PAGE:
“At a crisis point”: Homes are out of reach for many Colorado teachers. What does that mean for schools? | SummitDaily.com
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“At a crisis point”: Homes are out of reach for many Colorado teachers. What does that mean for schools?

A new report highlights how houses have become too expensive for teachers and other workers. Raising wages alone won’t fix the affordability issue.

Erica Breunlin
The Colorado Sun
A private home sits across from Manual High School, at the intersection of 28th Avenue and Williams Street in Denver, on Monday, Aug. 15, 2022.
Jeremy Sparig/The Colorado Sun

COLORADO — Fewer than one-fifth of homes across Colorado are affordable to teachers who make an average salary in their district, even as average teacher salaries have increased by about 25% in the past seven years, according to a report published Tuesday by the nonpartisan Keystone Policy Center.

The report puts numbers to a problem that prices teachers out of homes in the communities where they teach and forces another challenge on school districts in attracting and retaining educatorsLast year, teachers in 24 school districts lived in communities where less than 10% of homes were within financial reach for an educator making an average salary in their district.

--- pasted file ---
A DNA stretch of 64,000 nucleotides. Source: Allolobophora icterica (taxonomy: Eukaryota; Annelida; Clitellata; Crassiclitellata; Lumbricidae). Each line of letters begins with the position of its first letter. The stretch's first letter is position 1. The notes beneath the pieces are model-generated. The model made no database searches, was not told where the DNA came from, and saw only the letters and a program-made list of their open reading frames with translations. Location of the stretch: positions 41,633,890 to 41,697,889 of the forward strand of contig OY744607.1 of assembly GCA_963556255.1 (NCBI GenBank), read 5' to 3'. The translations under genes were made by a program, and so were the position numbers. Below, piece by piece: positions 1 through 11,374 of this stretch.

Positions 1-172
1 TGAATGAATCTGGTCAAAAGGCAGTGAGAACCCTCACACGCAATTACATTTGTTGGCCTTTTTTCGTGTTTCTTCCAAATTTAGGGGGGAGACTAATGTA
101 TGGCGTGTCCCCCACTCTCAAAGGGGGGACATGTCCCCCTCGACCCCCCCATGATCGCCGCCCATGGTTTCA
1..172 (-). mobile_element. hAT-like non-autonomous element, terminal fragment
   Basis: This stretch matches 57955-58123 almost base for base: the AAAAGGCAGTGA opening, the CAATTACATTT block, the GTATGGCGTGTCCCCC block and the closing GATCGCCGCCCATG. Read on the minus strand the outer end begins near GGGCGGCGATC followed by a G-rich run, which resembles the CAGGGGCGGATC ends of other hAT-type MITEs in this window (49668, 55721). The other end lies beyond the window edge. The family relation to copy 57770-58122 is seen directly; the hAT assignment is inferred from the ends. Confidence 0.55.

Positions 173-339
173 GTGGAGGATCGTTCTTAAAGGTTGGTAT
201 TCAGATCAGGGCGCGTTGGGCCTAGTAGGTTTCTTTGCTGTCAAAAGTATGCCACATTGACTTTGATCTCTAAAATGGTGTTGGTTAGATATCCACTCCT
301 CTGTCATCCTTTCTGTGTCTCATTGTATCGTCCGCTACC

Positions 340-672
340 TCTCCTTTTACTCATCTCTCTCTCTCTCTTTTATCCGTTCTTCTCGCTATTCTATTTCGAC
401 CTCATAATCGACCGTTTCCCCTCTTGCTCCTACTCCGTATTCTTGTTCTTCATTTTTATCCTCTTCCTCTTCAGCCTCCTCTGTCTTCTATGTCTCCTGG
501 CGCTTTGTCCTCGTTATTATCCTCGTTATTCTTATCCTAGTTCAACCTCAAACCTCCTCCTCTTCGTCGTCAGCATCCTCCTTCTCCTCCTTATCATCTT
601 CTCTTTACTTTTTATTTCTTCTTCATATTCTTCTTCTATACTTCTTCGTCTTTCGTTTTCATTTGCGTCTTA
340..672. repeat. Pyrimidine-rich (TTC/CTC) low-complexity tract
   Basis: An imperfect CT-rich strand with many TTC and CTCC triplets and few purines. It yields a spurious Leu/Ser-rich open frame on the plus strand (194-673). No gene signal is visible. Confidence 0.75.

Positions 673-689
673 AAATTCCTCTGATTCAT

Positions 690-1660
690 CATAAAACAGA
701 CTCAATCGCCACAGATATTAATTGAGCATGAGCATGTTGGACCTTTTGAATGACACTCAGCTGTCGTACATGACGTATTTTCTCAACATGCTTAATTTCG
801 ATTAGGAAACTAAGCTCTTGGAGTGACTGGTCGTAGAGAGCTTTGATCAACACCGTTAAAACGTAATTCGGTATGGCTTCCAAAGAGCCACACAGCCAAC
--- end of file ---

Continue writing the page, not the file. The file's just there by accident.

“It matters enormously if teachers can live in the community in which they teach,” said Van Schoales, senior policy director at the Keystone Policy Center, a Keystone-based nonprofit that works to solve community challenges related to education and other issues. “And unlike many other professions coming out of the pandemic, teachers can’t work remotely. At least most teachers can’t. And we now know that most remote learning doesn’t work well. And so quality schools depend upon quality teachers, and teachers need to be able to live in their communities or at least near their communities where they’re teaching.”



“In a number of places, we’re at a crisis point,” Schoales added.

Among the districts where houses are least affordable for educators are those in Colorado’s mountain communities as well as in metro Denver, northern Colorado and Colorado Springs — where collectively more than 80% of the state’s educator workforce lives. The report looks at average teacher salaries district by district and determines the maximum amount of money a teacher could put toward a home, no more than 30% of their monthly pay. The report analyzes the number of housing units, excluding rentals, within school districts that fall at or below the maximum price a teacher could afford and also breaks down the number of homes affordable to teachers earning more or less than the average salary in their district.



Read more on ColoradoSun.com.


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